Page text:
March 1, 2012

Making my own swirl spotting light (like a 3M Sun Gun)

I’ve wanted a 3M Sun Gun since I first saw one. A great tool for paint work and detailing, alongside an LED flashlight (I’m using a Maglite XL200 at the moment). This type of light has a 4700K “daylight” bulb for true color rendering. However, I don’t care all that much about the color accuracy. My intended use is for swirl spotting when polishing a car, and the 3M Sun Gun is expensive. A simple 12V light kit using an off-the-shelf MR-16 bulb should not have a street price of $400, with an extra NiCad battery costing near $90 and a bulb that lists at $504 for a case of 6!

Thanks to several Internet forum posts in various places, particularly the post from Starscream88 on Bimmerfest, I created my own for a LOT less using a 12V cordless drill as the base. Ordering parts from Amazon, I spent $92. That includes the drill with battery and charger, an extra battery (for a total of 2), a charger, a tailed bulb socket, the correct bulb, a spare bulb and the soft case that was included with the cordless drill. I may add a 40mm 12V fan to help keep the bulb cool, especially since I intend to fiddle with a 50W bulb in place of the usual 35W bulb.

The drill I’m using as the base is a Skil 2240-01 from Amazon which was $40.97. To connect the bulb, I am using a Leviton 80054 miniature bi-pin base, which has wires pre-attached. It was $4.64 at Amazon. The bulb is an EiKO 35003 SoLux True Daylight Flood 35 Watt MR16 Halogen Lamp, 36 Degree Beam Angle. It was $7.95 at Amazon. No additional parts are needed, so you can put together this setup for a total of $40.97 + $4.64 + $7.95 = $53.56. That’s about 87% cheaper than the 3M Sun Gun. I added an extra battery ($32.97) and a spare bulb to bring my total to $92, which is still only 23% of the cost of a 3M Sun Gun kit which has one battery and no spare bulb.

The Skil 2240-01 drill kit, extra battery, Leviton 80054 bulb base and an EiKO 18003 SoLux True Daylight Flood 50W MR16 36 Degree Beam Angle bulb arrived today. The EiKO Solux 35W bulbs won’t arrive until next week.

I took the drill apart by removing the eight Torx T10 screws.

I then removed the chuck assembly (it slides off of the motor easily).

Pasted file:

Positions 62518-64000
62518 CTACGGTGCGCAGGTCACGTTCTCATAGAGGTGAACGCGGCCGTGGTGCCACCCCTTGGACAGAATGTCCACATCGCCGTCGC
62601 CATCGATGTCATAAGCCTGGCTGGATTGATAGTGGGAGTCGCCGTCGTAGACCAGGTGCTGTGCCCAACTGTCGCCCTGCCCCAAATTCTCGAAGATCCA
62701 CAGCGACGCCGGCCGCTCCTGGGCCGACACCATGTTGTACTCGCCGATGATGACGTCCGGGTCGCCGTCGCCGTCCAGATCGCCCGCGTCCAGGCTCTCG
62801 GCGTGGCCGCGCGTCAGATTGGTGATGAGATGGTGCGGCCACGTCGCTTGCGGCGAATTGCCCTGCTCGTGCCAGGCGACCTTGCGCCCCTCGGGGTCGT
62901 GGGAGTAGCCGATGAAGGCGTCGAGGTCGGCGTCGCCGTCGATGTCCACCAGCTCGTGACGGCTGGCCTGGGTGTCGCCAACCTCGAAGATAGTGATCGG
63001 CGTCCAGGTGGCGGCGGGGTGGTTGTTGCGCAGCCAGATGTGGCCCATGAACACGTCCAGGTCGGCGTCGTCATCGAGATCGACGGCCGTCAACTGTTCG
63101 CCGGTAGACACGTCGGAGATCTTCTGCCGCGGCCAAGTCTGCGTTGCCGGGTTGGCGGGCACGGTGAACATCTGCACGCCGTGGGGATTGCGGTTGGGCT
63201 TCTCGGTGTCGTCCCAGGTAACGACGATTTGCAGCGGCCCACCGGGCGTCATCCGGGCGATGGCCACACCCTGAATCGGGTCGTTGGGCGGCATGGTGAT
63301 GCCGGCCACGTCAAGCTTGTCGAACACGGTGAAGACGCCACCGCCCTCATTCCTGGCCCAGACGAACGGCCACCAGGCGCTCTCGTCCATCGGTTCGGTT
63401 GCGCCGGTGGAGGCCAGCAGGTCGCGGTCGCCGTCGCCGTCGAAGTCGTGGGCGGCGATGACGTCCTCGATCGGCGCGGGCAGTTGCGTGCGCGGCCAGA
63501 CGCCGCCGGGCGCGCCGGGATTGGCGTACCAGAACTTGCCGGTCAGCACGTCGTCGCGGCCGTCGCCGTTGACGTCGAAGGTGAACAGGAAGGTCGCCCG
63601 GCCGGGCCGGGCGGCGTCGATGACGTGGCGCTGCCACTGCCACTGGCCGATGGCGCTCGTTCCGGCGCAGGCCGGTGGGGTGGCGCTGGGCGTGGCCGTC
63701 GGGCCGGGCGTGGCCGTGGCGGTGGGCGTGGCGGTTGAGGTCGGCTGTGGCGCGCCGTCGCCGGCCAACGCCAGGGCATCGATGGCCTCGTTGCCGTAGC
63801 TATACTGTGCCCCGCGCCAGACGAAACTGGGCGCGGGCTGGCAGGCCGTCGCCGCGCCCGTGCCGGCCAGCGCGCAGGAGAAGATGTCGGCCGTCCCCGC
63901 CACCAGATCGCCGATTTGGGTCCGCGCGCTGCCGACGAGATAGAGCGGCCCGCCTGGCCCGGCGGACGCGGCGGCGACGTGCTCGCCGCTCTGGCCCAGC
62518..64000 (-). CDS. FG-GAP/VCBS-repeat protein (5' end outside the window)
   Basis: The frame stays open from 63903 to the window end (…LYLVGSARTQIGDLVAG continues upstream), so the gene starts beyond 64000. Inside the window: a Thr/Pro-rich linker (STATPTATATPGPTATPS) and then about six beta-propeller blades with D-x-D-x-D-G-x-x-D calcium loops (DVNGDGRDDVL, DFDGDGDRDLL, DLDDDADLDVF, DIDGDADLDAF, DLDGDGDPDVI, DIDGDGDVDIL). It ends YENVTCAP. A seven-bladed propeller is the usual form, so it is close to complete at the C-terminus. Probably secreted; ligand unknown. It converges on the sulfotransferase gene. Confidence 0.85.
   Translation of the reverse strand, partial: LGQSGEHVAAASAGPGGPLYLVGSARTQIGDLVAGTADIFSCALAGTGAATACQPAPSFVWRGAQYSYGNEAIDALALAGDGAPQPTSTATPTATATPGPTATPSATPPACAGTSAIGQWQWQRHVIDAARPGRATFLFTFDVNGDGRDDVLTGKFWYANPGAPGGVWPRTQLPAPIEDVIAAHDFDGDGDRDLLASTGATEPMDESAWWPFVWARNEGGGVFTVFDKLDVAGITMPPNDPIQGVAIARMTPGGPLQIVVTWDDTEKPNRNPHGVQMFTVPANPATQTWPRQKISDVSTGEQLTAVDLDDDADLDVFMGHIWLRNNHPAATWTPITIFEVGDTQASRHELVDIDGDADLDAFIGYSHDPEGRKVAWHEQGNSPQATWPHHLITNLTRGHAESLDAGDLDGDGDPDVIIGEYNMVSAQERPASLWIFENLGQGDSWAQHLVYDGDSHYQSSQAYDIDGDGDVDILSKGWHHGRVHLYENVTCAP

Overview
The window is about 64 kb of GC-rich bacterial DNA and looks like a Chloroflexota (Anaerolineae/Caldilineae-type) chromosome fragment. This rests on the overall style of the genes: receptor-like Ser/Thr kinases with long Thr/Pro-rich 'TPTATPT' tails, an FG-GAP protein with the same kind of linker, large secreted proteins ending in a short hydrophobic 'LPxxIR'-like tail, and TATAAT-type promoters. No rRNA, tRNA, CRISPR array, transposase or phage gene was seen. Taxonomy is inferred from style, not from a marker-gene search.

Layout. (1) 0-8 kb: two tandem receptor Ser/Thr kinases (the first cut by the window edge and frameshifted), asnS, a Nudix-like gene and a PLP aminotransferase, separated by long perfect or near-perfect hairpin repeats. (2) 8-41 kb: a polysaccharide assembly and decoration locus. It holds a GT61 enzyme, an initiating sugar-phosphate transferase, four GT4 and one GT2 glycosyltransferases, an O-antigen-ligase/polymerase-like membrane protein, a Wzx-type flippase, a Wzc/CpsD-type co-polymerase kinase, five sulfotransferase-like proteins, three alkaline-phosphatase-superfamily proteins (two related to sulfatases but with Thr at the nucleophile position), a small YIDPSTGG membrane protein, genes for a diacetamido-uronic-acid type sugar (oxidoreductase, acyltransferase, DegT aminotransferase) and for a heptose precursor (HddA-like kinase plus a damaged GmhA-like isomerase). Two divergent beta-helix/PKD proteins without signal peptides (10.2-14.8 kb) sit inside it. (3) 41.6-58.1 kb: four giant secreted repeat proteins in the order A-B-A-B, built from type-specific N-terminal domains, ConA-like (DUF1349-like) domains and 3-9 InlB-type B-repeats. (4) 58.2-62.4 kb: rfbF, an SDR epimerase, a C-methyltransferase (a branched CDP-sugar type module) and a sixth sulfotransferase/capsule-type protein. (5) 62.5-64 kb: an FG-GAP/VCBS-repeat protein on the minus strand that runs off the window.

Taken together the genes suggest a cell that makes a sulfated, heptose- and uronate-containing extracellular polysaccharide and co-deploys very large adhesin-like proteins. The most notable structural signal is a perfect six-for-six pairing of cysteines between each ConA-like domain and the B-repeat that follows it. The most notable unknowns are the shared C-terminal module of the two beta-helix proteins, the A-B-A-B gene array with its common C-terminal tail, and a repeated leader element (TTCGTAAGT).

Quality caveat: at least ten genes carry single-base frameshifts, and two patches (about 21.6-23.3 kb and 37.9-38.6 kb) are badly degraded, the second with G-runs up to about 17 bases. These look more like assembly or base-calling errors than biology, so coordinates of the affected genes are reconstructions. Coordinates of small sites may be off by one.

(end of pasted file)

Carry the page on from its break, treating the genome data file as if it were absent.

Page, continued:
I then snipped the wires from the motor and removed it. Testing the bulb fitment, I wanted the bulb to be close to the front edge of the housing. There is a surrounding groove here formed by two ridges that is near perfect, except that the rearward ridge is too small in diameter. This means that the housing won’t go back together nicely as is, because the rear surrounding ridge hits the bulb housing right behind the lens before the drill housing halves are fully seated. The solution is to Dremel off enough of this surrounding ridge to let the bulb install snugly without preventing the housing from going back together. I removed about 5/32″ of it, by hand with a cutting wheel on the Dremel. This allowed a perfect fit of the bulb.

I twisted the bulb socket wires to the power leads, put a bit of solder on them to prevent strand breakage, then installed some small wire nuts. This will make it relatively easy to replace the bulb socket someday if necessary.

For the heck of it, I hooked up the 50W bulb and tried the light. It works fine, though the drill’s current control circuit emits a faint high-pitch squeal when the trigger is pulled less than halfway. I’m assuming it does the same with the drill motor under high load, you just can’t hear it over the drill motor. Given that I’ll only have the light on for a few seconds at a time, it appears that the 50W bulb does not get hot enough to cause problems. However, it’s crazy bright… I’d probably need sunglasses to use it. I’ll try the 35W bulbs when they arrive, which will be easier on my eyes and should be plenty sufficient given that it’s the same bulb that’s in the 3M Sun Gun.

In any event, it turned out nicely.

And it fits in the case with the charger, extra battery and spare bulb.

More pictures are available in the photo album.

March 10, 2012
The 35W Solux 4700K bulbs arrived this week. Today I replaced the 50W bulb with one of the 35W bulbs. I think this will work better than the 50W bulb; the reflection is less blinding. A 35W spare and the 50W both fit in the carrying case. Now I just need to order a Torx T10 driver to leave in the carrying case, probably a Wiha SoftFinish.

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